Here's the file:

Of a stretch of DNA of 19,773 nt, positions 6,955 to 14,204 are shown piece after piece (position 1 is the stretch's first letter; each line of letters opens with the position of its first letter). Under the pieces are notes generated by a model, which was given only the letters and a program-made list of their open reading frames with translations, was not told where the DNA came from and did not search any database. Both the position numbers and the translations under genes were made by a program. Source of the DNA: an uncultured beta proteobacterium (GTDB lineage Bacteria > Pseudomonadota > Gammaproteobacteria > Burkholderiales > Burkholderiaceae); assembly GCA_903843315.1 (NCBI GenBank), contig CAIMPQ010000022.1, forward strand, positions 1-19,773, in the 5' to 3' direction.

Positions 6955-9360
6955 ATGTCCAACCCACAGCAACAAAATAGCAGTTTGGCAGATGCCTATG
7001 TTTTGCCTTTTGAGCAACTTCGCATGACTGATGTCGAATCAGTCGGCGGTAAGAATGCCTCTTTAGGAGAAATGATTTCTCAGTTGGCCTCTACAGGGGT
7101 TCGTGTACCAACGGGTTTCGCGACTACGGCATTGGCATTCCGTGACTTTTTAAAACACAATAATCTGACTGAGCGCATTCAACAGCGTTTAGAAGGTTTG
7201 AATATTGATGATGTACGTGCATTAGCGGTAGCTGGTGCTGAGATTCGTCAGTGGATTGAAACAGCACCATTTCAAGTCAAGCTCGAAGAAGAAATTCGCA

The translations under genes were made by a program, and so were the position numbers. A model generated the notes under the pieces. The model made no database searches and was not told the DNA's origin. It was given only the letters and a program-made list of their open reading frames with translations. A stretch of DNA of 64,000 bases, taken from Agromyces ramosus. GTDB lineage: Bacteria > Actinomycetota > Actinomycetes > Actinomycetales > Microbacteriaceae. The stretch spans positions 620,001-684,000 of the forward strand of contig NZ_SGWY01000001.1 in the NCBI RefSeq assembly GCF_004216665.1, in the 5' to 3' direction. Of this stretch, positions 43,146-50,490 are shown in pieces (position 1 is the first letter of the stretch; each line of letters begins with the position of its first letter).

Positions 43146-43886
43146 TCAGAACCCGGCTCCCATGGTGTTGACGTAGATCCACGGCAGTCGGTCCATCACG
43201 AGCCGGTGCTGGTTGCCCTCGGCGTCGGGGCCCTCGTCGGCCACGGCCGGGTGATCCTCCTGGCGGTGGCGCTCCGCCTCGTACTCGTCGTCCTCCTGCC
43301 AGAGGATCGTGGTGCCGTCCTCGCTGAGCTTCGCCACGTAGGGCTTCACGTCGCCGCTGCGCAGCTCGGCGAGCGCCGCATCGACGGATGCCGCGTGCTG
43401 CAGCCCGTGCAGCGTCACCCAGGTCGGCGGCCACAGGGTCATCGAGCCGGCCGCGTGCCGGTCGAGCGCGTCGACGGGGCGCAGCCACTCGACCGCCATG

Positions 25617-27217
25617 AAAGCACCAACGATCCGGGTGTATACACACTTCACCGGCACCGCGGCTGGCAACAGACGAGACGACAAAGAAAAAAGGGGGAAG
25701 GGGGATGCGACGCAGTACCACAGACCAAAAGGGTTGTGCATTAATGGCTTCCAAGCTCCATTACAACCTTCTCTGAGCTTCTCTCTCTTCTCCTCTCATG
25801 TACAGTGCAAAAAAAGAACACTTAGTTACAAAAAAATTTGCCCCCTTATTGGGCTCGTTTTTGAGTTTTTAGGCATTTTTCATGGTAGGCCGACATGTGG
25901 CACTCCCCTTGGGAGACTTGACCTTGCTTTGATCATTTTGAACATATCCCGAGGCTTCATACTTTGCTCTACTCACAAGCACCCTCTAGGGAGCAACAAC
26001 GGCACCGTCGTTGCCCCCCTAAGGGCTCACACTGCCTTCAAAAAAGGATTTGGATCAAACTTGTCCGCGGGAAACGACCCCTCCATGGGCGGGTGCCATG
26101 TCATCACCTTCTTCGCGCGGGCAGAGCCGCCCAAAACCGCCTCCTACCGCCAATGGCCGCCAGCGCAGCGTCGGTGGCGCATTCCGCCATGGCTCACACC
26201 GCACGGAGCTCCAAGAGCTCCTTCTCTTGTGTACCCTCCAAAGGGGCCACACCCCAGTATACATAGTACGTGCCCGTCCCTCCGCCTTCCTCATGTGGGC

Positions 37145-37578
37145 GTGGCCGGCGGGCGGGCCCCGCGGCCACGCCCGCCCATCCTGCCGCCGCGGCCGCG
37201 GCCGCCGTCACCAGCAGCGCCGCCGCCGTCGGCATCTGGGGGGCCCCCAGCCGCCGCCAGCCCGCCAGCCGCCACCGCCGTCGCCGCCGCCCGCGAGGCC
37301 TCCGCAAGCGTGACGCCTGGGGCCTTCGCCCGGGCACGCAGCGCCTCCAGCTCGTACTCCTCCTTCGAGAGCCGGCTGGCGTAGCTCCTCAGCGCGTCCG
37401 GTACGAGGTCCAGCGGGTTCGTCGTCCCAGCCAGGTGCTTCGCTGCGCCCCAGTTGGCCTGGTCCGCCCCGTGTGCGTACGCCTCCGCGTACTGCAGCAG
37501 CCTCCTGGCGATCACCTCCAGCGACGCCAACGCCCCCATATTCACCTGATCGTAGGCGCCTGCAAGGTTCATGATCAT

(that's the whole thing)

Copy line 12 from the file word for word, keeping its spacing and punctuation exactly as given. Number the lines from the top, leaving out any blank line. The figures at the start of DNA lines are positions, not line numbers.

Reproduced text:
43401 CAGCCCGTGCAGCGTCACCCAGGTCGGCGGCCACAGGGTCATCGAGCCGGCCGCGTGCCGGTCGAGCGCGTCGACGGGGCGCAGCCACTCGACCGCCATG